Access to Justice in Indonesia
- November 25, 2020
- Zoom Meeting
Access to Justice in Indonesia: How effective is the legal system in addressing land conflicts and natural resource management?
Before ‘access to justice’ became a UN sustainable development goal (no. 16), the Indonesian government had already adopted a ‘national strategy for Access to Justice’ (Stranas, in 2008) with the aim of boosting the accessibility of its legal system.
In this panel we discuss and evaluate the effectiveness of these reforms by presenting the results of various research projects on how common Indonesians deal with the legal system. Focusing particularly on conflicts and grievances related to land and natural resource management, we will discuss the role of Indonesian legal system in addressing these grievances. As the Netherlands and Indonesia have a longstanding cooperation in the field of the rule of law, we will also present and discuss the outcomes of a number of recent (research) collaborations in this field. The aim of the panel is to use this discussion of concrete cases to identify the main obstacles for strengthening access to justice in Indonesia, and how these might be addressed. To this end, we will combine short presentations (5 min) with an interactive discussion about these obstacles.
Yance Arizona Is a PhD researcher at Leiden University (van Vollenhoven Institute) and a former researcher at HuMa and Epistema Institute.
Asep Yunan Firdaus is Director of Epistema Institute as well as a practicing lawyer. In these capacities, he has been involved in a range of projects related to Access to Justice in Indonesia.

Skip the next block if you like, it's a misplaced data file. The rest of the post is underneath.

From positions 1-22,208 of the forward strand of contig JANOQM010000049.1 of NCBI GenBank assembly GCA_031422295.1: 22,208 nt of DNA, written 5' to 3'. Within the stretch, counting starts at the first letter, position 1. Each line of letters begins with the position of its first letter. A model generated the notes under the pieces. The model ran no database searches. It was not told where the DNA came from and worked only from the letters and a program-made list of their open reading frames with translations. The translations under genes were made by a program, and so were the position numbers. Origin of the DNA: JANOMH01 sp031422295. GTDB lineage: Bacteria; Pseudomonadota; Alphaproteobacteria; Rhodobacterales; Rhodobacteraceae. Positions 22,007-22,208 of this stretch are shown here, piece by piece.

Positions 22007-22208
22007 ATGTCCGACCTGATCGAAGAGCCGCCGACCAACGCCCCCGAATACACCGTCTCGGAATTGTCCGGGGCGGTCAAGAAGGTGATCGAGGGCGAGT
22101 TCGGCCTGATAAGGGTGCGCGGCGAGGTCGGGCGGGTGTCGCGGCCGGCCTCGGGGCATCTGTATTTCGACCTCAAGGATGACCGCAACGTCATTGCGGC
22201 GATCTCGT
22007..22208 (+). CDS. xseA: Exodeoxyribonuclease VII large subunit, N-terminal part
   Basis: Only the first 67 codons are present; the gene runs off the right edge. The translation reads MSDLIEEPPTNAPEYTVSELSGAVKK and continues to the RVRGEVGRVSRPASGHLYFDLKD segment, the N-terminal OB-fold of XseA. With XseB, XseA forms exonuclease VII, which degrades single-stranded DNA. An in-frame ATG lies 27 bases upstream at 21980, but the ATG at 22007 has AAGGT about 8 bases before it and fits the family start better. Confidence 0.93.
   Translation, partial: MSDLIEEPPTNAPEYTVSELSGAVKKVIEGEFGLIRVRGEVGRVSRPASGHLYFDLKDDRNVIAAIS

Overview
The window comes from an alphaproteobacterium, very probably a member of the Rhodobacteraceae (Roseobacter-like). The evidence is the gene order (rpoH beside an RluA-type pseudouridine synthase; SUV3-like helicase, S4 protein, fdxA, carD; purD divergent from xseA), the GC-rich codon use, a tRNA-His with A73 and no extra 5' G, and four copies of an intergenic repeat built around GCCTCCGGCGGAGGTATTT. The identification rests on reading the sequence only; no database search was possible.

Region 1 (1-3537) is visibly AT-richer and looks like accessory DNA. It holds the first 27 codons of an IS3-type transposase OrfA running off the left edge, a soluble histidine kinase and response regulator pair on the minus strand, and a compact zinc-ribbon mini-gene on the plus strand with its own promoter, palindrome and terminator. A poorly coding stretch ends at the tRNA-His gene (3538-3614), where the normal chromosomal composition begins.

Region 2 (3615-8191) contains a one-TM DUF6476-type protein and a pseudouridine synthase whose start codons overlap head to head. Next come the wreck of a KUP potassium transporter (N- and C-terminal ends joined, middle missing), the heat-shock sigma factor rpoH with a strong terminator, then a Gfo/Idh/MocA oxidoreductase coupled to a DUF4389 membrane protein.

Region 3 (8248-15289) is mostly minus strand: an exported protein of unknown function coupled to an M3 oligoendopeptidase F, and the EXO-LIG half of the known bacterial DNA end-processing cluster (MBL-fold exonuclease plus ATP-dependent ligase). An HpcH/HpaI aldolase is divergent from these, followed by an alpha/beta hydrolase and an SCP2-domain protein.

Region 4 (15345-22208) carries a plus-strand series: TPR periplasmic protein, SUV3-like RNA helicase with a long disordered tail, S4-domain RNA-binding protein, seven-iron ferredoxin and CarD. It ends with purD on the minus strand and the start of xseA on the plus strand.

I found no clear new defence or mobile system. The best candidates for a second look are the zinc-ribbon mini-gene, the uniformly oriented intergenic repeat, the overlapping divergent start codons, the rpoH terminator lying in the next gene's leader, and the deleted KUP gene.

Siti Rahma Mary Herwati is co-chair for knowledge management at the Indonesian Legal Aid Foundation (YLBHI) Jakarta. As director of Semarang’s legal aid institute, she handled many cases related to land grabbing and environment.
Afrizal is a professor of Sociology at Andalas University, specializing in the study of land conflicts in Indonesia.
Ward Berenschot is a professor in Comparative Political Anthropology at the University of Amsterdam, and researcher at KITLV Leiden, specializing in the study of politics and civil society in Indonesia and Indonesia. Together with Afrizal and Ahmad Dhiaulhaq, he coordinates the NWO-funded research project ‘Palm Oil Conflicts and Access to Justice in Indonesia’.
Norman Jiwan is an associate at Forest Peoples Program and former director of Transformasi untuk Keadilan (TUK) Indonesia, an organization promoting social justice in the fields of agribusiness and natural resource management. He is a former program officer at Sawit Watch.
Ahmad Dhiaulhaq is a postdoctoral researcher at KITLV Leiden. He received his PhD from Australian National University with a dissertation on the political economy of land conflict resolution in Indonesian forestry and palm oil, after having worked for RECOFTC—The Center for People and Forests.